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Who do you write for?

A gentleman in my writing group who’s in his early seventies and new to writing, said his poems were simple and seemed embarrassed to read them out loud. He also said, sadly, that he could no longer sing because he has a voice box tremor. So, other members of the group asked him, “Who do you want to write and sing for?”

“Myself,” he replied.

We told him if you are happy with what you are doing, who cares what others think? (By the way, his poems were lovely.)

In his book “On Writing,” Stephen King says that he writes with someone in mind. This is wonderful advice because you will accomplish more than you ever thought possible because you can’t wait to share it with them.

I’m a grandmother of three, but because I’m not the knitting kind of grandmother, I decided to write books in which my granddaughters are the main characters. Thank goodness they have lovely names like Scarlet, Lalya, and Rowen which lend themselves easily to picture books and fairytales. I hope in this way to leave a legacy for them and when their old enough (at this writing all are under age three) I fervently hope they will enjoy reading the stories.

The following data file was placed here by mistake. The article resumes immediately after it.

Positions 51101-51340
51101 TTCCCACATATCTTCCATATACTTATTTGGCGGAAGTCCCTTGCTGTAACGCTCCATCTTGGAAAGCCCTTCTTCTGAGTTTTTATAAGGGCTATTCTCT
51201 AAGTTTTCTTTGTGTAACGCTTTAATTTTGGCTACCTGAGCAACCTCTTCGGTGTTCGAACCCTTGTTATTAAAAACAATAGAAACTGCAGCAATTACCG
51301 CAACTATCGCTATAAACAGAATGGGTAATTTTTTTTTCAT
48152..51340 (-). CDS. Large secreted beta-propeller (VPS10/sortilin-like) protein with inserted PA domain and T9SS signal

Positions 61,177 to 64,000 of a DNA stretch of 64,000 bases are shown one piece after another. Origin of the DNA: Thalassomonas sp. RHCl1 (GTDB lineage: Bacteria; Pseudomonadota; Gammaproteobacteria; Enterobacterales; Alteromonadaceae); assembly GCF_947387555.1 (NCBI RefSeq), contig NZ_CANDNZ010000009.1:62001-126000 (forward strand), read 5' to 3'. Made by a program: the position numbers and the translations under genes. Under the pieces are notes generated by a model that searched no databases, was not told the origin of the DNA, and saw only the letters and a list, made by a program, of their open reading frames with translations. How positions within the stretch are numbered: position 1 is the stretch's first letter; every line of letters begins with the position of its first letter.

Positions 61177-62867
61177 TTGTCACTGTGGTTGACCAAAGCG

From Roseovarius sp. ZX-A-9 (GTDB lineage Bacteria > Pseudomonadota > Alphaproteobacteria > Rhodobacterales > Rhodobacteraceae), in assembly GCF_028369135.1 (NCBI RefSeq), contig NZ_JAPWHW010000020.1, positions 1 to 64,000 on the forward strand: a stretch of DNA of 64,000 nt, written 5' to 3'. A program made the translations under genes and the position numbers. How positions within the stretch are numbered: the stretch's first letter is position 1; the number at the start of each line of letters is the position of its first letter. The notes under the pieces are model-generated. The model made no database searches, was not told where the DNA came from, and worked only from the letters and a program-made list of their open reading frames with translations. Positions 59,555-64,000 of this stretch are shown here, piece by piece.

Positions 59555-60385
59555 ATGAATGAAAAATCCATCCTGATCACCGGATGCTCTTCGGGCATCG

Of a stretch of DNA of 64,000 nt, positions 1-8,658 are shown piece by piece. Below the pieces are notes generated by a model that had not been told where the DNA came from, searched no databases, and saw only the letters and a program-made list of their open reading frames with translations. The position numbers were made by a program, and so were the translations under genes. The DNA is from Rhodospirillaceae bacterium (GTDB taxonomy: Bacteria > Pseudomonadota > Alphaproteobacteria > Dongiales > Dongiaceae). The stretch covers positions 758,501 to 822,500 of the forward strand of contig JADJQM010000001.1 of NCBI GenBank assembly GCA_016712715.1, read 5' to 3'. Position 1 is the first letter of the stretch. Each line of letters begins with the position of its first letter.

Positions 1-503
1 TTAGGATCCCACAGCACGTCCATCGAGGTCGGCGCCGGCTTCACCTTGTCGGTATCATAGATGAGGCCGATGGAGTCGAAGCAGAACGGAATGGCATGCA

So yes, I write books for them, but ultimately I write for myself. Does it sound right to my ear? Does it flow? Does it sound honest? Can I be proud of it? But most importantly, did I enjoy doing it?

Recently I wrote a short horror story where the main character (a serial killer) was sent to hell. I sent a copy of it to my father (also a writer), and after reading it he emailed me back saying “This is a compelling page turner. I just think the man deserves Heaven (after a prolonged stay in purgatory) for his last-minute willingness to sacrifice his happiness for the sake of another.”

Now maybe my father missed the point that this was a horror piece and not a feel good, everybody goes to heaven piece. But am I going to change the ending and let the guy into heaven (oh, the power of the writer) to make my dad happy? No, because then the story would not be as thought provoking.

So, write for your loved ones, but love what you write. And while you’re at it sing like nobody’s listening even if they can hear you!

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